Prorogation ruled “unlawful” by the Supreme Court, so what is it still doing in the rulebook?

Ella Bending debates Boris Johnson's decision to prorogue parliament.

Ella Bending
7th October 2019
In a unanimous decision, eleven Supreme Court judges declared Prime Minister Boris Johnson’s decision to prorogue Parliament until 14 October “unlawful […] null and of no effect”. A judicial ruling of this kind has not been recorded for at least fifty years, and the last Monarch to have sanctioned prorogation was Queen Victoria, proving not only how noteworthy current political events are from a historical perspective, but also how archaic the British legal system is to allow this to have happened in the first place.

Crucial to the composition of British society is the overriding idea that the sovereign is the symbolic embodiment of the will of the people. In my estimation, the Supreme Court’s ruling against the signature of the Queen is a knowing decision by the judiciary, emblematically, against the will of the people. Yet, Boris Johnson, with the advice of legal practitioners and the signature of the monarch, is being painted as a democracy-hating tyrant by the Supreme Courts of both England and Scotland, and most of the House of Commons.

"The democratic decision of the majority of British people is still being evaded by Parliament nearly four years after the Brexit vote"

A primary argument against the Prime Minister’s decision to prorogue Parliament was that meaningful changes to the law which may assist in Brexit negotiations before 14 October would no longer be heard, with the motivation behind this argument being that this was an undemocratic decision by the Prime Minister. Although highly valid, this point also elucidates how absent democracy appears to be in current politics at all, as the democratic decision of the majority of British people is still being evaded by Parliament nearly four years after the Brexit vote. It is a frightening day when the intervention of the Supreme Court is not enough confirmation to the House that their consistent shutting down of any meaningful action towards an exit negotiation after, like it or not, the single biggest democratic decision in British voting history is not getting us anywhere. All that this dispute between the Prime Minister and the Supreme Court proves is that prorogation itself is archaic to an undemocratic extent and has no place in modern politics, and yet it remains in our constitution.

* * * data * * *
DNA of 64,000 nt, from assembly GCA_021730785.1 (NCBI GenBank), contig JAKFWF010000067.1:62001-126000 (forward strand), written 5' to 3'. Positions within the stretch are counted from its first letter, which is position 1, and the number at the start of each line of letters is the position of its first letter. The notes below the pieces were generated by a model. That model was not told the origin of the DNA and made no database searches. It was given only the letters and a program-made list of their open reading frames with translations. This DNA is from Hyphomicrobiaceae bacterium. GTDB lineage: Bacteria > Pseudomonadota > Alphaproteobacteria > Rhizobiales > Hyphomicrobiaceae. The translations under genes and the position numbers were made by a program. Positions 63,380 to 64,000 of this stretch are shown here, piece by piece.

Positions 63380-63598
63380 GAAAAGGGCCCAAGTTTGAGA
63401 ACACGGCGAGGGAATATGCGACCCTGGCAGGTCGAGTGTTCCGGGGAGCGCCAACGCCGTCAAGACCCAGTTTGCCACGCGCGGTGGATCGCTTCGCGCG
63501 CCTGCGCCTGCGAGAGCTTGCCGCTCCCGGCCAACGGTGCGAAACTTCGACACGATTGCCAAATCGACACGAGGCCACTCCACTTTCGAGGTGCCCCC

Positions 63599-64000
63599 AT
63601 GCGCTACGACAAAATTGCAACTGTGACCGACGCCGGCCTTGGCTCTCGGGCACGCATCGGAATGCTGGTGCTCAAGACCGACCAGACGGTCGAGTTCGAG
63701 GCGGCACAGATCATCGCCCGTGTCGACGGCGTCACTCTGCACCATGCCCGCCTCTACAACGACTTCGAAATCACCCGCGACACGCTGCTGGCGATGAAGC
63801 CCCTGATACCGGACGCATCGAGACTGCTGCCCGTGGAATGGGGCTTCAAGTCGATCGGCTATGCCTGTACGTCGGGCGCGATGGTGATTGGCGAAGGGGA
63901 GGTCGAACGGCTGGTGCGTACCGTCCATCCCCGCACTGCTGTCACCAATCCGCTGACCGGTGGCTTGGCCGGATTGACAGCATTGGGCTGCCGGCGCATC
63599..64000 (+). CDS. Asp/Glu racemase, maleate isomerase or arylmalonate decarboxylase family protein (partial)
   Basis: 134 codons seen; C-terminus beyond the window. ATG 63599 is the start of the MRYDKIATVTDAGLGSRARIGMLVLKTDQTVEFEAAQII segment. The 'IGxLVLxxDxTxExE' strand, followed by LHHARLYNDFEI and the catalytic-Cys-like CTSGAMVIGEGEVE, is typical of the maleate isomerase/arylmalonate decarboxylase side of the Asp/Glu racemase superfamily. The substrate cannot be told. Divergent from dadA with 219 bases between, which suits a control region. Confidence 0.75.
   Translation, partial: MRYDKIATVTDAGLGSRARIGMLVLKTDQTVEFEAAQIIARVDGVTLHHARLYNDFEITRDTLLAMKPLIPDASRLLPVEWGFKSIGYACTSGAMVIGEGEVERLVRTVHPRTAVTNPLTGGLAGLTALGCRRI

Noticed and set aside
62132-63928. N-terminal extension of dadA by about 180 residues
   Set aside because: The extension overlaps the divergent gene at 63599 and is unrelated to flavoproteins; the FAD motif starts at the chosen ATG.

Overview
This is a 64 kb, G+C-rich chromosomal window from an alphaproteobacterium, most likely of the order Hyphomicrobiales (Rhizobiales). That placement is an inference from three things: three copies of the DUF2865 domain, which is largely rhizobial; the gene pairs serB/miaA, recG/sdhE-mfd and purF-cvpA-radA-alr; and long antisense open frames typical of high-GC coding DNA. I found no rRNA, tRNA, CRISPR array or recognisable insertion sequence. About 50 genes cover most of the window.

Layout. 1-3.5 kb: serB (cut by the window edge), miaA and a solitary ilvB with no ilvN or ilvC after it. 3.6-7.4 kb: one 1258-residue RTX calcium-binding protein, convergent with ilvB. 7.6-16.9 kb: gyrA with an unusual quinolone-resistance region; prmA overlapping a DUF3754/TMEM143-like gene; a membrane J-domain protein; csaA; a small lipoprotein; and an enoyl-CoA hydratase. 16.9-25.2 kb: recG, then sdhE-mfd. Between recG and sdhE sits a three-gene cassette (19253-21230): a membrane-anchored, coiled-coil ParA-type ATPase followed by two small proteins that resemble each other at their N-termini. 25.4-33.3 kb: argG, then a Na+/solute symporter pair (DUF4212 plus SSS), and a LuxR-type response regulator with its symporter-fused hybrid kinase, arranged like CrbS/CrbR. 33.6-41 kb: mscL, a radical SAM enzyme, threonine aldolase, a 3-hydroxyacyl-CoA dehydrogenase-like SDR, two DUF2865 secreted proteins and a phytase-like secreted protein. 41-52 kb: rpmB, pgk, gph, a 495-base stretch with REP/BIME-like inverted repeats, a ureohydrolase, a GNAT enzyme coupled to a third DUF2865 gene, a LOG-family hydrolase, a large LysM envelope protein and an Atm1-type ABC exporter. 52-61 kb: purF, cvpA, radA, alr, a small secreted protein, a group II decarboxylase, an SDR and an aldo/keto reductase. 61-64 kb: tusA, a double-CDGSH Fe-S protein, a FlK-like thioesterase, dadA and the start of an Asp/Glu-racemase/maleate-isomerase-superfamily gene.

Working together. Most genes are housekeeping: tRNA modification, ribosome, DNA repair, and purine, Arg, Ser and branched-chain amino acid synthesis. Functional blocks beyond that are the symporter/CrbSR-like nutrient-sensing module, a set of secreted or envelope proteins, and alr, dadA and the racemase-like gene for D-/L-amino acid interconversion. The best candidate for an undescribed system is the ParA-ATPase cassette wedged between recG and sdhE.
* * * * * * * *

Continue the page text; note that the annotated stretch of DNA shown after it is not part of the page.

Ultimately, this ruling proves that our legal system is unacceptably outdated in a modern context and, imperatively, failing us in the most important of times.

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